people, in Washington (and) NATO" to keep the initiative secret.
- Yet once its existence was confirmed, the EU parliament
drafted a sharply critical resolution saying:
- "These organisations (sic) operated and continue
to operate completely outside the law since they are not subject to any
parliamentary control....call(ing) for a full investigation into the nature,
structure, aims and all other aspects of these clandestine organisations."
- Only Italy, Belgium and Switzerland did them, the GHW
Bush administration not commenting when it was preparing for war against
Iraq, fearing it might harm its alliance.
- Gladio, however, was real, designed like Winston Churchill's
British Special Operations Executive (SOE) - to help anti-Nazi resistance
forces carry out insurgencies in occupied territories. After NATO's 1949
creation, the so-called Clandestine Committee of the Western Union (CCWU)
was secretly integrated into its operations, by 1951 called the Clandestine
Planning Committee (CPC).
- Then in 1957, a second secret army called Allied Clandestine
Committee (ACC) was established by NATO's Supreme Allied Commander in Europe
(SACEUR), giving America overall command and control. It relyied heavily
on dedicated anti-communists, largely from the political right, including
former Nazis and like-minded terrorists, operatives to weaken the political
left and neutralize and defeat Soviet Russia, ostensibly in case of invasion,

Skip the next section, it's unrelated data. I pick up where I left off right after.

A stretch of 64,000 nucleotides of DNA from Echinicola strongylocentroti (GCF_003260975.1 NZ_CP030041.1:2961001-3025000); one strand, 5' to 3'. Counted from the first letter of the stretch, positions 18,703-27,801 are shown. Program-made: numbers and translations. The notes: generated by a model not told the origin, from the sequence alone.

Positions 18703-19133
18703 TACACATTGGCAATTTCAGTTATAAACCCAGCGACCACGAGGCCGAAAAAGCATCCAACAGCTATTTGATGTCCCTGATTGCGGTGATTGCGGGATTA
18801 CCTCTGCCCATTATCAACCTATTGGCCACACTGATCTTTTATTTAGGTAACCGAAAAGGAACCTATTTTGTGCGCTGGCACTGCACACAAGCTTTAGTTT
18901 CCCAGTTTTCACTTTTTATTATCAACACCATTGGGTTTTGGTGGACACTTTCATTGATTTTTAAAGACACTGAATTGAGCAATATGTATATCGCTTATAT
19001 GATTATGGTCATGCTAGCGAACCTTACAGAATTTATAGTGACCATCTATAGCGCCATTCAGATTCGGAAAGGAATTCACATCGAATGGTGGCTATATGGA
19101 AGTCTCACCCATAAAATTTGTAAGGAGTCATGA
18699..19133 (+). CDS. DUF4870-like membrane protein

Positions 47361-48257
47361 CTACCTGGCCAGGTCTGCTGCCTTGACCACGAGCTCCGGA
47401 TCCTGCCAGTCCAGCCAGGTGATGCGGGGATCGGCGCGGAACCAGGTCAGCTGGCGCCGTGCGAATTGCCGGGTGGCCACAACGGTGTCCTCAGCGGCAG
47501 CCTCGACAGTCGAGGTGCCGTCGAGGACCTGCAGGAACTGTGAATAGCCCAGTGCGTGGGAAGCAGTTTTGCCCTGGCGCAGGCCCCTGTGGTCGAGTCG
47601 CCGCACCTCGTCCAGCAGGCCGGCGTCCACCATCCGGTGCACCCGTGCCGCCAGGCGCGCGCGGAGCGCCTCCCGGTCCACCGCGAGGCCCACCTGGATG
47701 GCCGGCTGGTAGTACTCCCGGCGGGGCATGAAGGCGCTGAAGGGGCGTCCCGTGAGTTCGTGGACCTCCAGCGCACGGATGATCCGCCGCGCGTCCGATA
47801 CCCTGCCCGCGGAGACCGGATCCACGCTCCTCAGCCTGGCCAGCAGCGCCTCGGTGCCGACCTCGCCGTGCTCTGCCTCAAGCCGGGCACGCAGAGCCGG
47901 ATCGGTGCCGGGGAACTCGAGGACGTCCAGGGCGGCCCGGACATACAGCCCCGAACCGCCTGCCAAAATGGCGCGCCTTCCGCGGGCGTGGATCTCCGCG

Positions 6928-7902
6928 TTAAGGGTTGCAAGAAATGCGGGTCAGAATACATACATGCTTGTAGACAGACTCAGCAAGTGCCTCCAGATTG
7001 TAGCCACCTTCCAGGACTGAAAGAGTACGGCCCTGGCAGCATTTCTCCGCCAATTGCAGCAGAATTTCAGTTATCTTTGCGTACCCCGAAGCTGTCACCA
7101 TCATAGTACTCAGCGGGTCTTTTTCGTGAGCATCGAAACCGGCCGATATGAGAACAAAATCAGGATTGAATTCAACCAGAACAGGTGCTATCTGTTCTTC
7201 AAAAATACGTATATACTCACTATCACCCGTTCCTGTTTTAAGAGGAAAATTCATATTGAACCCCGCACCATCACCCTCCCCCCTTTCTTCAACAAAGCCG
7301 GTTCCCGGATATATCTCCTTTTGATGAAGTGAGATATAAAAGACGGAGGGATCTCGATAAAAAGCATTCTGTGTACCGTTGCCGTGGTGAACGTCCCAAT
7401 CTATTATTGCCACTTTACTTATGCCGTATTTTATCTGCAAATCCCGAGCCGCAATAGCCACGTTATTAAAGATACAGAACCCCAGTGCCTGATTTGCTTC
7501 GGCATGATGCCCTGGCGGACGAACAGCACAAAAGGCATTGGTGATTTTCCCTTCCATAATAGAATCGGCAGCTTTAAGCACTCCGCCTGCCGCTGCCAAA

the chance for which was practically nil.
- Italy's Secret Army
- In researching right-wing terrorism, Judge Felice Casson
discovered them, their link to the political right, and examples of their
lawlessness. One instance was in 1972 when a car bomb killed three Carabinieri,
Italy's parliamentary police, wrongly blamed on the Red Brigades like for
other attacks carried out by extremist anti-communist groups, blamed on
- Right wing terrorist Vincenzo Vinciguerra was later charged
with the Carabinieri killings, explaining at his 1984 trial that Italy's
security apparatus supported his crimes, saying:
- "There exists in Italy a secret force parallel to
the armed forces, composed of civilians and military men, in an anti-Soviet
capacity; that is, to organize a resistance on Italian soil against a Russian
- In fact, he revealed Gladio and its link to terrorism
without naming it, calling it "a secret organization, a super-organization
with a network of communications, arms, and explosives, and men trained
to use them."
- A 2000 parliamentary investigation concluded that operatives
"linked to the structures of United States intelligence" were